We are now over halfway through 2020, and instead of being able to see with perfect vision, the months have brought every unimaginable challenge and difficulty possible. One day we’re anxious and the next fearing for the future; one day we’re angry and the next battling outright rage. When freedom and rights are stripped away, and injustice seems insurmountable, it’s easy to begin to lose sight of Jesus who is in our midst providing our balance, strength, and core. Let’s take a walk with one who traveled far worse roads in two left shoes and is now part of the great cloud of witnesses who overcame.

Gladys learned of a 73-year-old missionary in China named Jeannie Lawson who was seeking a young person to help her continue her work.

Gladys wrote to her, and the two agreed to meet at Tientsin. She would need to go by train through Europe, Russia, Siberia, Manchuria and finally by steamer to China – but that route was nearly impossible because there was an undeclared war between Russia and China.

In October of 1930 she set out with one pound and nine pence ($1.09) sewn into her corset and carrying two suitcases. Ten days later, she crossed into Siberia and everyone else exited the train as a railway official tried to convince her to get off, but she couldn’t understand him and insisted on staying on. For hours she rode along as the only passenger until the train halted and the lights went out. Gladys was now alone at the front line of the war. She had no choice but to walk the many miles back to the last stop through the Siberian winter in her two left shoes carrying her bags through the freezing snow, trusting God to protect her from the wolves that howled nearby.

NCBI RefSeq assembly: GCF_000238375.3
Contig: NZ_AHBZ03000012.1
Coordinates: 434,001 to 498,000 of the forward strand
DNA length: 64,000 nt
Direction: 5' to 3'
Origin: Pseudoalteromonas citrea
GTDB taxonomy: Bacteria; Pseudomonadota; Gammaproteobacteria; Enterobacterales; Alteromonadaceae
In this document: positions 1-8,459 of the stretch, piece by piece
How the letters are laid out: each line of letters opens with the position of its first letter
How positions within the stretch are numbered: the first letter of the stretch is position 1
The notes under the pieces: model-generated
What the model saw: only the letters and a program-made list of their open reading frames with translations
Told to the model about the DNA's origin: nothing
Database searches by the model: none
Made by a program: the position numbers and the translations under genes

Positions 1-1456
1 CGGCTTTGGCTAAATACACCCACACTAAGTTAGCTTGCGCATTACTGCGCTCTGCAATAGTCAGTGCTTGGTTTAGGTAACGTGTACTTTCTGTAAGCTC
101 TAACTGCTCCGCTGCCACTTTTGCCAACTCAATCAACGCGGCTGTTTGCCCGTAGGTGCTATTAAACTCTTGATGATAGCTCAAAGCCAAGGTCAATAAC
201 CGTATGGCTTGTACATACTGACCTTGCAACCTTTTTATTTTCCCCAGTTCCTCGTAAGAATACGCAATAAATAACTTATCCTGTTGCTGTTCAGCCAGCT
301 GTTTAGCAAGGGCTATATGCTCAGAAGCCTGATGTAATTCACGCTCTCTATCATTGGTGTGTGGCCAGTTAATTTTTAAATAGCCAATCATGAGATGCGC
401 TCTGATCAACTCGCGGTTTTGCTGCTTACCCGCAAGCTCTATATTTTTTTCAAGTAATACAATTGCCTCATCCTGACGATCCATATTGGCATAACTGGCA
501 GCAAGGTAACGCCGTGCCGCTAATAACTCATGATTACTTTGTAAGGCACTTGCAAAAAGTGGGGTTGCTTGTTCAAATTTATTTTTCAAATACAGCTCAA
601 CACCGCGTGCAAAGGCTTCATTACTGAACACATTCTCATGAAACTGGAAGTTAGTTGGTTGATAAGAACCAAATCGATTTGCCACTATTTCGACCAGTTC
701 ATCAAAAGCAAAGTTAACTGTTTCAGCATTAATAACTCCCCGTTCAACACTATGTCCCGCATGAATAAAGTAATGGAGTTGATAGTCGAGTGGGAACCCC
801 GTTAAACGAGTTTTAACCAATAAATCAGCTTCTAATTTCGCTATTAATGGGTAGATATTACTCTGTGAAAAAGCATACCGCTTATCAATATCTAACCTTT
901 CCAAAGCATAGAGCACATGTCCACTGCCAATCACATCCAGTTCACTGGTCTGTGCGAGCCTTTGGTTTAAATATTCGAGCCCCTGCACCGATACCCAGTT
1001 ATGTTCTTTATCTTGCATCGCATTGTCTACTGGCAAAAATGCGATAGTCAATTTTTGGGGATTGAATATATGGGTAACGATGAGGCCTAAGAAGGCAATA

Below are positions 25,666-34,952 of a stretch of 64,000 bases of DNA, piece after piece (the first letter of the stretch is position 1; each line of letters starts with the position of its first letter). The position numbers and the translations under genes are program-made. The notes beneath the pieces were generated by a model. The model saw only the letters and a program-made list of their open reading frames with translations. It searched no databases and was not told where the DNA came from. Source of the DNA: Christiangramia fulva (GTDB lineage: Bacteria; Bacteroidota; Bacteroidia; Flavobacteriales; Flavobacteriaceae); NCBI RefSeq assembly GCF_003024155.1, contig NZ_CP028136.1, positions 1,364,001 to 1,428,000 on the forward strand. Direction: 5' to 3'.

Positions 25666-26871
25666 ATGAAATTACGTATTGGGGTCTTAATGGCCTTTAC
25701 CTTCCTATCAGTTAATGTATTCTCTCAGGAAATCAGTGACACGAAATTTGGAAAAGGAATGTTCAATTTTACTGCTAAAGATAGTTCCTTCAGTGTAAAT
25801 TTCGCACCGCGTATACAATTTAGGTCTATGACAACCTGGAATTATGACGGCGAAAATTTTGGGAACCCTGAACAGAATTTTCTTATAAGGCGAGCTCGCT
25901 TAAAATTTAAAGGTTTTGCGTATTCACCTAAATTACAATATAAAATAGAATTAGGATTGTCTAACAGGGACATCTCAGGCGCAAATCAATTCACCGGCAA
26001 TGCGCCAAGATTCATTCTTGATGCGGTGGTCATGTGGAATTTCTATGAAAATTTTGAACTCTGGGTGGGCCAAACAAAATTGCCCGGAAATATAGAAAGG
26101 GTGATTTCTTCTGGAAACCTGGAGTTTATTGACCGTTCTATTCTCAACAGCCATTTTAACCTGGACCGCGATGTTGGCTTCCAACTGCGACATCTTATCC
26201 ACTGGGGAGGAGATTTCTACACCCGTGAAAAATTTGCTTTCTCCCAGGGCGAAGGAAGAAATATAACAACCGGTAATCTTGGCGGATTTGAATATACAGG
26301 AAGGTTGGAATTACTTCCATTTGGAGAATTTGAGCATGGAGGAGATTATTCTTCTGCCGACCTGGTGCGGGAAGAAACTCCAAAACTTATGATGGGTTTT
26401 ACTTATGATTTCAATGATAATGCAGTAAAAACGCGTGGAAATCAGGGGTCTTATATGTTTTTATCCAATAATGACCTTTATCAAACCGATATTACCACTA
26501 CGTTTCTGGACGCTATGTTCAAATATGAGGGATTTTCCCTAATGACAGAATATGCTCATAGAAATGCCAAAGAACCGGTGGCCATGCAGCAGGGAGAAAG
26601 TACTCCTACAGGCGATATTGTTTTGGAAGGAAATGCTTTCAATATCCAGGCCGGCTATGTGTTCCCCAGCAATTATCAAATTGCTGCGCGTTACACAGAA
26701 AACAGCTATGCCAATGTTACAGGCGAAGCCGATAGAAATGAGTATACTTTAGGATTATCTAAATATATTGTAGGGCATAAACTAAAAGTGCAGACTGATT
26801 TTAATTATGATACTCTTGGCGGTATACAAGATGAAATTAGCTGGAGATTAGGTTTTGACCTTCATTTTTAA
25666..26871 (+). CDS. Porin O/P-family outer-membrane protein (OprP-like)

She made it safely only to discover that her paid ticket was now useless, and an official had misunderstood the word missionary on her passport and changed her profession to machinist. Officials in the town were desperate for skilled factory workers so they wanted to keep her in Russia, but an English-speaking woman warned her to get out of the country immediately and arranged for her escape by the first ship out headed to Japan.